The Small, Affectionate Korat Shimmers like Silver
Antonia Cirjak - Last Updated on January 25th, 2021
Things you Should Know about the Korat
Have you ever heard of a breed that has been known to be given as a gift only and traditionally was never exchanged for money?
The Korat cat has been a long-standing symbol of luck in Thailand, where this amazing feline originates. With a glistening blue-grey coat that resembles shiny silver, a face in the shape of a heart, and incredibly green eyes, it’s not hard to see why.
Korats have been revered in their home country for centuries. These intelligent and active cats form very strong attachments with their family. The Korat is a perfect cat to provide you with many years of close companionship.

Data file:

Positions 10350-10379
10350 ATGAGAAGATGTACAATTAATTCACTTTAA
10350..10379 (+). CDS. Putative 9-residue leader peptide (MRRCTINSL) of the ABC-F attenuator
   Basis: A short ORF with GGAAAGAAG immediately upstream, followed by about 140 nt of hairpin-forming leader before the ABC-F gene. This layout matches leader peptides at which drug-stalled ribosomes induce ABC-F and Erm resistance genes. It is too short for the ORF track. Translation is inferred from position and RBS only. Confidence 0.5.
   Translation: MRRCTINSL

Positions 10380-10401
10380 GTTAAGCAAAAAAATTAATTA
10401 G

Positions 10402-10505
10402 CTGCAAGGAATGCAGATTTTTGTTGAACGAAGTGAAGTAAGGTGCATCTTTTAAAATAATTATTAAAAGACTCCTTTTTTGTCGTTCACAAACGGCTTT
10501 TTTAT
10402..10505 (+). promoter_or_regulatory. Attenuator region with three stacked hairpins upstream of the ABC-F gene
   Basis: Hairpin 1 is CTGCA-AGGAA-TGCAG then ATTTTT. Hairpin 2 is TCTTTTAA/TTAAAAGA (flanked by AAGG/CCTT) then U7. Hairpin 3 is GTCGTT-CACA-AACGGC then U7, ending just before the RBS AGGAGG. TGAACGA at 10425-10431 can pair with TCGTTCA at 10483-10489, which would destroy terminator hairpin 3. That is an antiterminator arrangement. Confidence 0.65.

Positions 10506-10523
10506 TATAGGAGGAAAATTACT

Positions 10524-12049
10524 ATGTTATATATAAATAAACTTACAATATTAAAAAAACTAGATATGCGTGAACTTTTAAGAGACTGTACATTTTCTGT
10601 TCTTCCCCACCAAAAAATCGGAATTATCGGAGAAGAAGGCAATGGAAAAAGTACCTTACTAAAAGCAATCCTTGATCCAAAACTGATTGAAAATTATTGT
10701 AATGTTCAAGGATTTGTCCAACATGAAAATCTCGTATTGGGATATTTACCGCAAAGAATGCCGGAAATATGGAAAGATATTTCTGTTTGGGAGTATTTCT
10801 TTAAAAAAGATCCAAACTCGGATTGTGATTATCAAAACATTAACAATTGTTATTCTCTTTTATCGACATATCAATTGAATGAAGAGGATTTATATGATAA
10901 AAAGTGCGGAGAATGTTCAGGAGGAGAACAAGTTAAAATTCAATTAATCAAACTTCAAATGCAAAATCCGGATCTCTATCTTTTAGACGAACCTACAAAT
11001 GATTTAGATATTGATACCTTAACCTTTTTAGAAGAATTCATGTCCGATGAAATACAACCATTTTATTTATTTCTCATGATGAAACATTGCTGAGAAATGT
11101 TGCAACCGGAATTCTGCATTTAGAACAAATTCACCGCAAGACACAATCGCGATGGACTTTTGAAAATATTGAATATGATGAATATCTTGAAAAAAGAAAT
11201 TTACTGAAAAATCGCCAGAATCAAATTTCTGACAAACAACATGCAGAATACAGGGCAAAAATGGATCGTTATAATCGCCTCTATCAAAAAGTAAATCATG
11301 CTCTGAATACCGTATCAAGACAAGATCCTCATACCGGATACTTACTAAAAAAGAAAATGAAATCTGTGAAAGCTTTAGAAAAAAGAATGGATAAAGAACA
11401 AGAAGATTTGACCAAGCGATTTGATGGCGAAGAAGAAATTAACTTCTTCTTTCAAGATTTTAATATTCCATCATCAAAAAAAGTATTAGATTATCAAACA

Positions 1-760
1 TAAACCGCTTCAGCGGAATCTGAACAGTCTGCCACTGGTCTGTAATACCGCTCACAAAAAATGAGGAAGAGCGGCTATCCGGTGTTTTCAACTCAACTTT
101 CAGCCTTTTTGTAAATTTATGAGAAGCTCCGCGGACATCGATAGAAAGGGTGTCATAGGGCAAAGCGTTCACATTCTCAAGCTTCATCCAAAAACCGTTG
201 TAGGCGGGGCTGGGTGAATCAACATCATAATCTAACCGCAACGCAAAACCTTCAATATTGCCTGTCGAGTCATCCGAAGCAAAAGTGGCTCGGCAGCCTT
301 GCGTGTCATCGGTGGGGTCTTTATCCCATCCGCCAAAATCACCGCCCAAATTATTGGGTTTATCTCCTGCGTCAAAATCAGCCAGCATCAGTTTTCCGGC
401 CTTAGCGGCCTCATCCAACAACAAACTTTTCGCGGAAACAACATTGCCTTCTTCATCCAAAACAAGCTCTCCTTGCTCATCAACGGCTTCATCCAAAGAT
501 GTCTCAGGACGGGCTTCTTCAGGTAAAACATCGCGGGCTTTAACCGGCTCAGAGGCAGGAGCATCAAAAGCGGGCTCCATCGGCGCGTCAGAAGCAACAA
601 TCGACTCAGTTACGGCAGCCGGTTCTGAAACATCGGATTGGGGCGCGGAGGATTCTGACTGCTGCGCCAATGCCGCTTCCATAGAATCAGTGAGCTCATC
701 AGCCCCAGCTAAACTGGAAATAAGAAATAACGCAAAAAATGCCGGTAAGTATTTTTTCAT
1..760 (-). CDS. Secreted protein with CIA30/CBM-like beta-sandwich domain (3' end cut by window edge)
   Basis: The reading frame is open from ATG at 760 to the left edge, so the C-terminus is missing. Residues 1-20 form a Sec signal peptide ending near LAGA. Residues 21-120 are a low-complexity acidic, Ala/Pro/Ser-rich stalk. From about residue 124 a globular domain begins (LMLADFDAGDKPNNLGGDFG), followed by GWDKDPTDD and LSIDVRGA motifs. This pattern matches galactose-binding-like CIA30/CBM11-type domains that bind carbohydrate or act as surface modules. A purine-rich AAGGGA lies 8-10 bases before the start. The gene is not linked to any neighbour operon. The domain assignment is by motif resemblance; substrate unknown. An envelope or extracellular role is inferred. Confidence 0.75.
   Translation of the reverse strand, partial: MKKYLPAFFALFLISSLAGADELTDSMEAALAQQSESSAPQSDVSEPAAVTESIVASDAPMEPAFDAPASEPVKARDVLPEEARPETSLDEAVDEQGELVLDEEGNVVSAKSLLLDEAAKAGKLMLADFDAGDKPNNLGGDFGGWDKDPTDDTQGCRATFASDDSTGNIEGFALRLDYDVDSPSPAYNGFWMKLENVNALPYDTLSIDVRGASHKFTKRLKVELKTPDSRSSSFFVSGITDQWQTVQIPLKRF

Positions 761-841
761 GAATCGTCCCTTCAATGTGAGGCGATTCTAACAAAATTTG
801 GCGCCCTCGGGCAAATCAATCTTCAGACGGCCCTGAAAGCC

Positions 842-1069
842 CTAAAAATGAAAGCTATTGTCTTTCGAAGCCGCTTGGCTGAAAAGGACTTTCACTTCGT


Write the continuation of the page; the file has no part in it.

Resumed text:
Appearance Matters. What does a Korat look like?
If you look at this cat from the front, you will be able to see a heart shape that delicately frames its face. There is another placed on his head looking towards their back, and one that shapes the nose.
The fourth heart shape Korat breed is known for is the one on its chest. If you count the actual heart muscle, this unusual cat has a total of five hearts. Cool, huh?
Another beautiful feature is the peridot green eyes that come into their full beauty when the cat is anywhere from two to four years old. Young cats and kittens have more gold to amber tones mixed with the green, which then transforms when they grow up.
The ears on this cat breed with green eyes are flared at the base and finish with a rounded tip. This gives off the impression that the cat is alert and engaged.